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Blood. 1995 Dec 15;86(12):4681-90.

Induction of tolerance in nondefective mice after in utero transplantation of major histocompatibility complex-mismatched fetal hematopoietic stem cells.

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Department of Pediatrics, University of California San Francisco 94143-1278, USA.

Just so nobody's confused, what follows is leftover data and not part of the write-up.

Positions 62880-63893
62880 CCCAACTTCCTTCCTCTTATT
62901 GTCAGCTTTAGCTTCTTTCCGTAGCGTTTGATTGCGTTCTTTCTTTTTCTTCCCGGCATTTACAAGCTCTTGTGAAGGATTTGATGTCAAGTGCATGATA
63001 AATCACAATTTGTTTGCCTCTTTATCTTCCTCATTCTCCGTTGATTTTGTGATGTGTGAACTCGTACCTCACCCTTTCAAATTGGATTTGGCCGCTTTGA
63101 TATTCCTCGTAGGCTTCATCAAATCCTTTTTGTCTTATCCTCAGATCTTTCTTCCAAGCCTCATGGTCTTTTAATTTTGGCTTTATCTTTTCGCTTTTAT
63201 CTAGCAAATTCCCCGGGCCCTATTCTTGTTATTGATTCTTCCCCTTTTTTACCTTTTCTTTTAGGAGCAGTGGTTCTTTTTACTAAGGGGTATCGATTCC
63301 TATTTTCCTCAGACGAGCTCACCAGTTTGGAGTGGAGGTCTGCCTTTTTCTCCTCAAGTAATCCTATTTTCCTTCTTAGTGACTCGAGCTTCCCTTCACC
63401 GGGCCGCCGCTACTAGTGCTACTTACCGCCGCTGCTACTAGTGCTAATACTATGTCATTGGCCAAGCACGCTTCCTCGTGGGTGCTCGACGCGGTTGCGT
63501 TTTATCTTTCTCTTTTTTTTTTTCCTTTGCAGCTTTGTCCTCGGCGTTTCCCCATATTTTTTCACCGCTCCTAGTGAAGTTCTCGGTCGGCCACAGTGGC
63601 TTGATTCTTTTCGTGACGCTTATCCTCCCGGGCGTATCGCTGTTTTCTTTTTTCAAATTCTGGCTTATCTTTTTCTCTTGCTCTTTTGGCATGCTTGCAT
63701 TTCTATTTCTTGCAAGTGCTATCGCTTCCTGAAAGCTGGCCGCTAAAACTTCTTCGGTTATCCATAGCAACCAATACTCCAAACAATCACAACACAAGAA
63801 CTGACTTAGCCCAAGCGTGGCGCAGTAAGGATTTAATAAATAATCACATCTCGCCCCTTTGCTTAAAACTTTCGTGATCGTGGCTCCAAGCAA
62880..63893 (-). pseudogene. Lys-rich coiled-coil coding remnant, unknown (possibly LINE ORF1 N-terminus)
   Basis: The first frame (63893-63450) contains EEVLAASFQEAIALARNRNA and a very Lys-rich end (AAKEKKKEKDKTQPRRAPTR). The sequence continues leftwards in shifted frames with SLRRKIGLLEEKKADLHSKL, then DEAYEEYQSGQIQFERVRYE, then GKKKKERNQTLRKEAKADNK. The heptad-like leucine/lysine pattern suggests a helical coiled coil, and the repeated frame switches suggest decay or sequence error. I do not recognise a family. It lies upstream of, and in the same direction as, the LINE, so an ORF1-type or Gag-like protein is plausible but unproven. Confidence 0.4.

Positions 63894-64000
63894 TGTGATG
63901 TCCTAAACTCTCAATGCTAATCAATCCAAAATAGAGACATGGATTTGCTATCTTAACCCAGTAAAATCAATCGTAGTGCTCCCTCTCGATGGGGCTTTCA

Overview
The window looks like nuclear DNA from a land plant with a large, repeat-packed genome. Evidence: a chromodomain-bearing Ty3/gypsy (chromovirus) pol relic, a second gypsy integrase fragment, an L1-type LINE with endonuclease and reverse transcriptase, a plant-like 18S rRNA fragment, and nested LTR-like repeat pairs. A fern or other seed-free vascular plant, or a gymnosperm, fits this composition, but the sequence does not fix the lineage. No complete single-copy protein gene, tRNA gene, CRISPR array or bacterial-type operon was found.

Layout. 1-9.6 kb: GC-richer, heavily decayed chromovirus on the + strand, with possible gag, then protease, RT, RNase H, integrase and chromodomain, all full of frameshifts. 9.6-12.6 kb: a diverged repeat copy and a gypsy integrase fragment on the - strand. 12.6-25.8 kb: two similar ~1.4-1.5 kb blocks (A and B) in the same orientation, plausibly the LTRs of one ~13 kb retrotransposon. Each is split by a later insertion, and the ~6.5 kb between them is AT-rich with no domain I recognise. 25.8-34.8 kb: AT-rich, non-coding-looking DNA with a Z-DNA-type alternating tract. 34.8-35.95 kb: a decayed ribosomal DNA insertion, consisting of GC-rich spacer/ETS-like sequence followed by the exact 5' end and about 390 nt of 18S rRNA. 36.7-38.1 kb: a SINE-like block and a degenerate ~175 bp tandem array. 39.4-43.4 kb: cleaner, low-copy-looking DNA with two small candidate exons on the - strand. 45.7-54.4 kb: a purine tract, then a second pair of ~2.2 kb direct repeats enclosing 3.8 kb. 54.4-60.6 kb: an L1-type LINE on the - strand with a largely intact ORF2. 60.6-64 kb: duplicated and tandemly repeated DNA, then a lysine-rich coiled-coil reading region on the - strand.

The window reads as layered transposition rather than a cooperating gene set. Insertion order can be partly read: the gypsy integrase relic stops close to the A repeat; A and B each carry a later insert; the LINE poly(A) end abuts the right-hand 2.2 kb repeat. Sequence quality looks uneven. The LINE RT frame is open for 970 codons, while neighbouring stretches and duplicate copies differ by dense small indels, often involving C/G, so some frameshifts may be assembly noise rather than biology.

Significant morbidity and mortality are associated with the conditioning therapy needed for postnatal bone marrow transplantation (BMT) for inherited diseases. This could be eliminated with hematopoietic stem cell (HSC) transplantation in utero, when the immunoincompetence of the fetus permits engraftment without the need for immunosuppressive therapy. We have established an in utero (day 11 to day 13) model of HSC transplantation in nondefective, allogeneic major histocompatibility complex (MHC)-mismatched mice. Donor cells wre from pooled fetal livers of C57BL/6 (H-2b, GPI-1b) mice. Engraftment was tested by quantitative polymerase chain reaction (PCR) for the Y chromosome in female recipients (with 0.00001% sensitivity). Eight percent (3 of 36) of allogeneic mismatched (Balb-c, H-2d) recipients and 25% (3 of 12) of congenic (C57B1/6, GPI-1a) recipients showed durable engraftment (male donor cells detected beyond 20 weeks of age) based on analysis of peripheral blood leukocytes (P > .08). When spleen and liver were analyzed, 51% (17 of 33) of allogeneic recipients and 50% (6 of 12) of congenic recipients showed durable engraftment (P > .3). The percent donor cells that durably engrafted varied from as low as 0.0001% in spleen and liver to as high as 0.6% in peripheral blood. Postnatal boosting with a single dose of allogeneic MHC-mismatched donor cells in a tolerant, engrafted mouse resulted in a significant increase in donor cells in the peripheral blood from 0.2% pre-boost to 5% 6 months after the boost. There was no evidence of engraftment in nontolerant mice after the postnatal boost with a similar dose of donor cells. Twenty-two allogeneic recipients were evaluated for donor skin graft acceptance at 6 to 12 months of age. Three mice with engraftment in blood and/or tissue permanently accepted donor skin grafts, one of them with donor cells detectable only in the liver. Six additional mice that showed prolonged skin graft acceptance had no evidence of durable engraftment in the blood but were engrafted in the liver and/or spleen. The degree of engraftment in tolerant mice was low (< or = 0.1% donor cells). We conclude that at an early gestational age in nondefective mice (1) high rates of durable engraftment are achievable, although the degree of engraftment is usually low (less than 1%); (2) the percent of donor cells in the peripheral blood may be increased by a postnatal boost of donor cells in tolerant animals without conditioning therapy; (3) MHC appears to have little influence on engraftment efficiency at an early gestational age; (4) a very small number of circulating donor cells in the blood or the tissues is sufficient for the induction and maintenance of tolerance, and (5) the presence of donor cells in the circulating blood is not necessary for prolonged skin graft acceptance or maintenance of permanent skin graft acceptance.

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